Former Republican Gov. Paul LePage, who is running against Democratic incumbent Gov. Janet Mills in Maine's 2022 gubernatorial election, walks up to the podium at a press conference on energy policy in Falmouth on March 8, 2022. Credit: David Marino Jr. / BDN

The share of Maine voters living in the suburbs has increased over the past decade, making for a potent political constituency set to play an important role in the critical matchup between Gov. Janet Mills and former Gov. Paul LePage this year.

Maine has seen increasing geographic polarization over the past two decades, with coastal and southern parts of the state generally trending liberal while inland areas turn more conservative. It reflects national trends of growing conservatism among rural voters and a shift to Democrats in suburban areas, although Republicans are hoping to reverse the latter shift this year.

To what extent they are able to win back suburban votes in Maine could shape the tight gubernatorial race between Mills and LePage. Portland suburbs were among the places where Republicans made gains in 2010 when LePage took the Blaine House and helped him sustain his reelection four years later. But they have grown bigger and more Democratic since then, a challenge for the former governor’s return bid.

Between 2010 and 2020, Maine added roughly 34,000 residents on net, according to U.S. Census data. Just 10 fast-growing municipalities — Scarborough, Westbrook, Gorham, Saco, Wells, South Portland, Windham, Biddeford, Cumberland and Falmouth — accounted for more than half of the growth.

Each of those towns also trended toward Democrats in terms of voter registration over that time period. But not all are liberal locks, and margins could matter in a tight race. When LePage won reelection in 2014, he did it in part by keeping the race close in the Portland suburbs, winning 43 percent of the vote in Falmouth and 47 percent in Scarborough in a three-way race with Democrat Mike Michaud and independent Eliot Cutler.

Mills won both of those towns in 2018. Since then, voter registration data suggests they have grown even more liberal, adding a combined roughly 2,600 registered Democratic voters.

But registration data is an imperfect indicator. Sen. Susan Collins, who won reelection with 51 percent of the vote statewide in 2020, won a majority of votes in Gorham, Windham and Wells despite now-President Joe Biden also winning each of those towns the same year and Democrats vastly outnumbering Republicans in registered voters.

A LePage spokesperson declined to comment on his approach to suburban voters, saying the governor’s campaign does not speak publicly about strategy. But LePage has looked to draw attention to certain issues thought to have driven Republican success in suburbs in other states, such as schooling, speaking frequently on the campaign trail about the need for a “parents’ bill of rights,” which he has vaguely explained as providing a mechanism to ensure parents are heard at school board meetings.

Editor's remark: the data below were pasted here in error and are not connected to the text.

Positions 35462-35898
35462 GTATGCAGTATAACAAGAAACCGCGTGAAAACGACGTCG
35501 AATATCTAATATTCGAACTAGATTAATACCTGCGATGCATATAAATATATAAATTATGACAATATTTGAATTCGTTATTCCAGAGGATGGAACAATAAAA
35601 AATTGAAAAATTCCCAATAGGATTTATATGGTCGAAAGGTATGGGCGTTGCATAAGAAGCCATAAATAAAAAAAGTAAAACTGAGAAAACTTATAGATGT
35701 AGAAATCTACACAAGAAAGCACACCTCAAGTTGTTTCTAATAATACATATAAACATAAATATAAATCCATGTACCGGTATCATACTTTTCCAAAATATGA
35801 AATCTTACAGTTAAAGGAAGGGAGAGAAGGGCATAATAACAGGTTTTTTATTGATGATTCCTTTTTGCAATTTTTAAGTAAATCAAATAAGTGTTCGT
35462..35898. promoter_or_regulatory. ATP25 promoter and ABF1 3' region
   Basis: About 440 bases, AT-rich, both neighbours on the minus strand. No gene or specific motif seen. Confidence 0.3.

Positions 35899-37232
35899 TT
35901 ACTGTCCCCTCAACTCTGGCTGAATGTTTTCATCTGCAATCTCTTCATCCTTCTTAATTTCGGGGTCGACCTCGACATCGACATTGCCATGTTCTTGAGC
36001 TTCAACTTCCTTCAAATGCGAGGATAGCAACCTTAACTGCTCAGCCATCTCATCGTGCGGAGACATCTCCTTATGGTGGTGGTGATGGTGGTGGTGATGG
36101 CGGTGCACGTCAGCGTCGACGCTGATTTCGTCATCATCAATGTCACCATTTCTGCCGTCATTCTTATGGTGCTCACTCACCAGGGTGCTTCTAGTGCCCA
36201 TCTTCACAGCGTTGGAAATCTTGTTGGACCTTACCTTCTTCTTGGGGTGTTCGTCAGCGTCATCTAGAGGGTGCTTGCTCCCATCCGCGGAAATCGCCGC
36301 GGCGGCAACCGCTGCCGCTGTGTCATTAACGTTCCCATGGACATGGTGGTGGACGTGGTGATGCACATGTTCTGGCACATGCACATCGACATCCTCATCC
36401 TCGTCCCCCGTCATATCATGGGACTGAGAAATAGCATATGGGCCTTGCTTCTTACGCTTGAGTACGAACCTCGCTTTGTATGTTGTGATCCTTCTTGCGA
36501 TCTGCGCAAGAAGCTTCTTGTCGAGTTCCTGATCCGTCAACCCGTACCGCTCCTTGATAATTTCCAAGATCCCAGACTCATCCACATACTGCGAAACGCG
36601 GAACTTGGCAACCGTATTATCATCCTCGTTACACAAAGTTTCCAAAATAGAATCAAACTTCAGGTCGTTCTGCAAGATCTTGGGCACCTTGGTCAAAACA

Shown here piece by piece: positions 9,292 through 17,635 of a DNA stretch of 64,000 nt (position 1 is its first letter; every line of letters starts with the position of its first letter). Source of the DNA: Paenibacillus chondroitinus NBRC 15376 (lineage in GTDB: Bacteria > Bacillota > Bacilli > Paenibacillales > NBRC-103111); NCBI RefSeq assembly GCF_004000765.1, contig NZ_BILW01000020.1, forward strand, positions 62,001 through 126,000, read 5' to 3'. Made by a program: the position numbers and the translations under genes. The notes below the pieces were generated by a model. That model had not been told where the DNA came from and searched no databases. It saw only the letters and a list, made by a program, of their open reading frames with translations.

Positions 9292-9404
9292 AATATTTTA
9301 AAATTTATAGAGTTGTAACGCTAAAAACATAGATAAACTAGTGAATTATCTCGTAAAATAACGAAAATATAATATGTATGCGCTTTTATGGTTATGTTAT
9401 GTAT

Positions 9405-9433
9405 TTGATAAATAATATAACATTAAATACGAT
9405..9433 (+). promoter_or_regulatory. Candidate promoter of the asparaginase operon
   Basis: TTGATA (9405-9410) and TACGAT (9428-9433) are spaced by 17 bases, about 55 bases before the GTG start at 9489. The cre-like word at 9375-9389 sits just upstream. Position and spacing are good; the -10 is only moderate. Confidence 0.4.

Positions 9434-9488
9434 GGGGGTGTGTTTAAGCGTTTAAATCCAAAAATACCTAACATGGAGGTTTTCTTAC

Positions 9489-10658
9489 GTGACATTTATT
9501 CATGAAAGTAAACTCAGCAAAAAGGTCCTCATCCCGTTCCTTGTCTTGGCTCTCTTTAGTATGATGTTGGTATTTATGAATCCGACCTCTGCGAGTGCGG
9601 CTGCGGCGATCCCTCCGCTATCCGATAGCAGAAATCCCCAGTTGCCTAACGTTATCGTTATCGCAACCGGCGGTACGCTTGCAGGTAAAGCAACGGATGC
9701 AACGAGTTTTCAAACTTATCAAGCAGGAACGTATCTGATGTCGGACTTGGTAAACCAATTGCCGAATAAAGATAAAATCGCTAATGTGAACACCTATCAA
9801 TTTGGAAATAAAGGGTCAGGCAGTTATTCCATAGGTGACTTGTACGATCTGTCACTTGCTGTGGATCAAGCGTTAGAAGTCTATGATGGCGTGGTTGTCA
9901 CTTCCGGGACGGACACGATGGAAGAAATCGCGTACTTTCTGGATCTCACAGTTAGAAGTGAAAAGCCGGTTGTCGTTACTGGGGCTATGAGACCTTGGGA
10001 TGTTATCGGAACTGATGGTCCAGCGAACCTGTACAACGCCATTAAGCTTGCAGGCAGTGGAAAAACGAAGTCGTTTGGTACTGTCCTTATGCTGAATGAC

Former Maine state Sen. Amy Volk, R-Scarborough, is pictured in the Senate chamber at the Maine State House in Augusta on Aug. 30, 2018. Credit: Troy R. Bennett / BDN

Nationally, there have been indications of suburban voters moving back toward Republicans, particularly due to frustrations about schools, noted former state Sen. Amy Volk, a Republican from Scarborough who won several competitive races elections before being ousted in 2018. But despite remote schooling in Maine during the pandemic, she has not seen such a shift in the Portland area.

“You could have people who haven’t voted Republican in a long time taking a second look at the Republican ticket, but personally, I’m not super convinced that that is going to be the case in Maine,” Volk said.

Polling so far has shown a tight gubernatorial race, with Mills leading by a few points in public polls but within the margin of error. The battle for control of both chambers of the Maine Legislature is also expected to be highly competitive, with recent generic ballot polling showing a virtual tie.

Drew Gattine, chair of the Maine Democratic Party and a former state representative from Westbrook who is running again this year, said there was not so much of a distinction between rural and suburban legislative districts, saying even some districts not far from Portland contain rural areas.

He dismissed the electoral impact of demographic changes, saying he did not think about the population growth in areas like his as “politically advantageous” for either party.

“There are some real practical differences between living in populated areas and living in less densely populated areas,” Gattine said. “But I think at the end of the day, people really want the same thing.”